Amazon Web Services have just celebrated their 11th birthday. All these years haven’t been spent in vain – now it is the most experienced cloud platform with an impressive portfolio. An entrepreneur would probably turn to AWS if he needs the widest range of cloud tools. And it’s not surprising – Amazon has created more than 70 web solutions and operates in 16 geographical regions.
Today, we will focus our attention on one piece of this huge pie – Amazon S3 (Simple Storage Service).
How Amazon S3 Stores Files
Amazon S3 stores various objects that “weigh” maximum five terabytes. In addition, each of these objects includes metadata with the upper size limit of 2 kilobytes. The objects are grouped into so-called buckets, with each belonging to an individual AWS account. Users assign a unique key to each object inside a bucket for identification.
There are several ways for users to create, retrieve, and list buckets and objects. They can do it through a SOAP interface or an HTTP interface in REST style. Also, S3-users can download their files by means of the BitTorrent protocol or via the HTTP GET interface.
Among well-known companies that have chosen S3 for file storage are SmugMug, Netflix, and Dropbox.
Steps You Should Take to Be Able to Upload Files to AWS S3
Needless to say, the first thing you should do is to create an AWS account. Although signing up is free, AWS takes a small amount of money for storing and transporting files to S3. Once you have registered, you can use the S3 “command center” – AWS Management Console.
Creating a Bucket
The next step is to create a bucket, which can be compared to an ordinary computer folder. Yes, a folder but with one significant difference – its storage capacity has almost no ceiling.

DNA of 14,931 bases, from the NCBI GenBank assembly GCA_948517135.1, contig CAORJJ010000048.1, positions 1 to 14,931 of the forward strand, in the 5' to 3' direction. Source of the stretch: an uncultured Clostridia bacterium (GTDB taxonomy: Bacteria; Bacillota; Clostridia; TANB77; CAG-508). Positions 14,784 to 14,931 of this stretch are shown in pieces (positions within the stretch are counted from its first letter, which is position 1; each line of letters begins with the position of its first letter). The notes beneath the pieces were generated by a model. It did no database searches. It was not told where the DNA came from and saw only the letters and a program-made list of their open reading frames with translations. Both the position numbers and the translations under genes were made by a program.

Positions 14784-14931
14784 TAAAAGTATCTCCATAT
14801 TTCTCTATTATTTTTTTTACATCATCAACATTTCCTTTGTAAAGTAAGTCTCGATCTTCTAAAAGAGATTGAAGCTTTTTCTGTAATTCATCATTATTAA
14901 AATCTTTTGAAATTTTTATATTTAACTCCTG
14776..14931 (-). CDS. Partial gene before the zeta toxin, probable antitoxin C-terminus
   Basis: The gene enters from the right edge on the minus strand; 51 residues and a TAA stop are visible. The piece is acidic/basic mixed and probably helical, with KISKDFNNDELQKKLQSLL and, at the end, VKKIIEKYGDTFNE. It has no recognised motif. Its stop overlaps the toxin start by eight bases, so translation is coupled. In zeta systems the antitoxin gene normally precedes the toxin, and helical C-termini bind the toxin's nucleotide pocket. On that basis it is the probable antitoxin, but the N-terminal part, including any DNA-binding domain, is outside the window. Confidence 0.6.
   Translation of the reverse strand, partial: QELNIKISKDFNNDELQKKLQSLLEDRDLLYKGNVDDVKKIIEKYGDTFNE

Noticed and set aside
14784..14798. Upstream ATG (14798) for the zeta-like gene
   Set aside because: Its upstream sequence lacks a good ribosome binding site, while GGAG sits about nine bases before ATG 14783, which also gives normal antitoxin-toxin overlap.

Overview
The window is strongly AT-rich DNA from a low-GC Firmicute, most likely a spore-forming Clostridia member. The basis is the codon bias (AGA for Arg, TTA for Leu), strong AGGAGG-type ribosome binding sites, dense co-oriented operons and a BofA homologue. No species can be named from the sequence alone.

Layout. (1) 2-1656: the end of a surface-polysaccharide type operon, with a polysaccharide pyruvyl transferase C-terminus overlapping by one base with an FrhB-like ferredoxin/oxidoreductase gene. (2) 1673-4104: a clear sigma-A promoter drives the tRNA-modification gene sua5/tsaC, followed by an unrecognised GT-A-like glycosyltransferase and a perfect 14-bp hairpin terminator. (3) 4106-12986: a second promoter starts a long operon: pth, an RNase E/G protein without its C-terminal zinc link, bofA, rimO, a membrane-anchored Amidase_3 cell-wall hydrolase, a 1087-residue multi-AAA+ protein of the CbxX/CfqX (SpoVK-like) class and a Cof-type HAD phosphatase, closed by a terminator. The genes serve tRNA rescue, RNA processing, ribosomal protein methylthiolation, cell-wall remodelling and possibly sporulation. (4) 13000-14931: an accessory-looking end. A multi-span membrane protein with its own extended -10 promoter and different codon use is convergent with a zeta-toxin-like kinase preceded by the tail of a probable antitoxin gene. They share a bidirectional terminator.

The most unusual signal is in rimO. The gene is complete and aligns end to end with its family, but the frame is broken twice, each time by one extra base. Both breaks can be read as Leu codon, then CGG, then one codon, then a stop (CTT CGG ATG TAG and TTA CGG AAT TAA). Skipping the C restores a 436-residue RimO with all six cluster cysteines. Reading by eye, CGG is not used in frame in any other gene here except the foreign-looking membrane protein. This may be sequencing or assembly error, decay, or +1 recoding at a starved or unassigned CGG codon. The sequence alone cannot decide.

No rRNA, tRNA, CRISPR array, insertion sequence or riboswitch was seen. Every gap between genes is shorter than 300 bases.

To make a bucket, click the Create button in the console, type in the name for the new bucket, and pick up a region: either your own or one located near the place where you are based.
Note! The name of the bucket depends on whether you want to use a specific domain or subdomain. If you do, specify it for your bucket.
After that, you only need to click Create. If you have done everything right, here it is – among other bucket-brothers in the console.
What You Should Know About Buckets
As buckets now are basically a place where you work on the cloud, it’d be better to know them closer.
These are three main facts for the start:
- As mentioned above, if you wish to have your unique domain, the name of the bucket must exactly match it.
- It is impossible to have two buckets with the same name in S3.
- You can make a bucket in a region that is listed among supported world’s regions.
You can now start uploading your files to S3. When you have created a file and want to upload it, select your bucket and click Upload in the console. But this is not all – with S3, you can upload files directly from a browser to your bucket.
In order to make sure that users can see your newly uploaded file, select it in the console, switch to the Properties tab, and click the link there. If the page with your file opens, it means everything’s in the right place.
What You Should Know About Uploads
A few words about what the upload actually is. From the HTTP point of view, the upload represents a typical request to an S3 endpoint using the POST method.
That request includes the following:
- the file itself
- a filename (which is a key from the S3 perspective)
- a signed policy
It all looks pretty simple, but there are some more great features to prove the simplicity of S3. The HTTP API it uses is extremely simple. To prove it, the service doesn’t verify if there is really a file with the key that you want to upload. It simply overwrites it in the background.
How to make it even simpler? In Amazon S3 you’ll find a directory-free structure. Visual tools show directories just to make the file management more convenient. In reality, there is only a string key to reference each file that users upload to S3. Placing files in directories is not necessary.
As Simple as It Sounds
That’s the process of uploading files to S3 in a nutshell. If you’ve been looking for a simple cloud offering, here it is. Amazon has been working quite a lot to bring good quality literally to every device. And developers, in particular, can get some benefits from this cloud partnership. S3 lets you store your files cheaply, plus you can upload them straight from a browser, which is very fast, saves CPU time, and prevents from consuming too much of your bandwidth.